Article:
Local musical scene

Local bands, venues resume live performances

By Jack Downey ’23

Summer 2020 was dark time for musicians everywhere, especially those who do live shows. As the COVID-19 pandemic raged around the world, people were forced to spend much of their summers squatting, biding their time until life returned to normal.

However, to say that no good music came out of this era would be a lie. Many artists have capitalized on their new abundance of free time to write and record. However, there was a sense of tension over what would happen to the music industry.

However, the summer of 2021 was a completely different picture. With a brief window of semi-normality made possible by COVID-19 vaccines before the Delta variant begins to strike back, music has returned to the world. Suddenly, concerts and other live musical events became commonplace again. While there are still some rules in place to mitigate the re-emergence of the Coronavirus, live music was definitely back.

Rhode Island was no exception to this resurgence. As people began to feel more comfortable stepping out of the safety of their homes, places in Providence such as Dusk and Askew offered them fun places to go. The former started hosting spacious outdoor shows and the latter held open mic social distancing parties. Eventually, as cases of COVID-19 dwindled even more, these two places started hosting booked weekly concerts in the blink of an eye. Local bands jumped at the chance to start doing what they love again, and many performed to record crowds as the hungry Rhode Islanders for the live music experience flocked to the shows.

The need for live music was so great that some bands have taken matters into their own hands and put on big house shows as more popular local venues are slowly reopening. For example, Atomic Action and Youth Distribute, two record labels in Middletown, Rhode Island, put on barn shows. The performance premiered on June 14 at Simmons Farm and featured a bill that included local legends Bullet Proof Backpack as well as the peace criers from the Massachusetts Peace Test, New Hampshire-based hardcore band Tossed Aside and the just fury of the New Jersey group Frost. Despite the threat of downpours, people turned out in droves to jump into the mosh pit. Merch has been sold by the spade, as has the vegan food from the Born From Pain food truck. The show ended when lightning began to crash all around, providing a dramatic conclusion to an intense but welcome experience.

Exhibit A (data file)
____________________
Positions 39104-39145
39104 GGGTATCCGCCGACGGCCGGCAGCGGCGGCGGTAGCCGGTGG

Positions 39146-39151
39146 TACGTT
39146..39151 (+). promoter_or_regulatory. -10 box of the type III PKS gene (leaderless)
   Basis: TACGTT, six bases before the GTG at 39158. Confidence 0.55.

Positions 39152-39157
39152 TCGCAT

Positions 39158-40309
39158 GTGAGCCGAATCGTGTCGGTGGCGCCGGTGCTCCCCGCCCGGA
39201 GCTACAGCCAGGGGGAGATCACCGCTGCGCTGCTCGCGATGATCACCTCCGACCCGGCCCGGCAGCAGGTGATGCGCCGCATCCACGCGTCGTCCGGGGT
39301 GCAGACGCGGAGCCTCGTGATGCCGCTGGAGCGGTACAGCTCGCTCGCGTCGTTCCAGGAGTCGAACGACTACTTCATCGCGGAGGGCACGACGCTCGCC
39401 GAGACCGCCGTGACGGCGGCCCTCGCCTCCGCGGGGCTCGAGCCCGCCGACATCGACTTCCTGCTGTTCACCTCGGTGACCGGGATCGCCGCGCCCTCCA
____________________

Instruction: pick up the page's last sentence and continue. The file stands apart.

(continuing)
This past summer, the Lake House in North Smithfield is another example of a home offering a unique live experience. Hosted by Seb Toledo of the Amanita group, performances took place among the trees near a serene lake. While the groups played, participants could cool off from the summer heat or simply relax by the water. The atmosphere of this place is unlike any other in the area, and it will be interesting to see what they do next.

The famous AS220 venue, located in downtown Providence, mainly focused on live broadcasts. However, to qualify these productions as “livestreams” would be somewhat inaccurate, as their production quality was off the charts. Recently, AS220 has started to allow people to go home, combining limited capacity concerts with their high quality video productions. This setup gives bands the unique opportunity to have professional live footage and audio, something local bands almost never have. These recordings could help give local bands a more legitimate shine, and AS220 is doing the scene a great service.

While the Delta variant now seems to be lurking around every corner, local music doesn’t seem to be going anywhere just yet. Hopefully the momentum built during the summer months can continue into the fall, giving local bands a better chance to do what they do best: create and perform.

About John Villalpando

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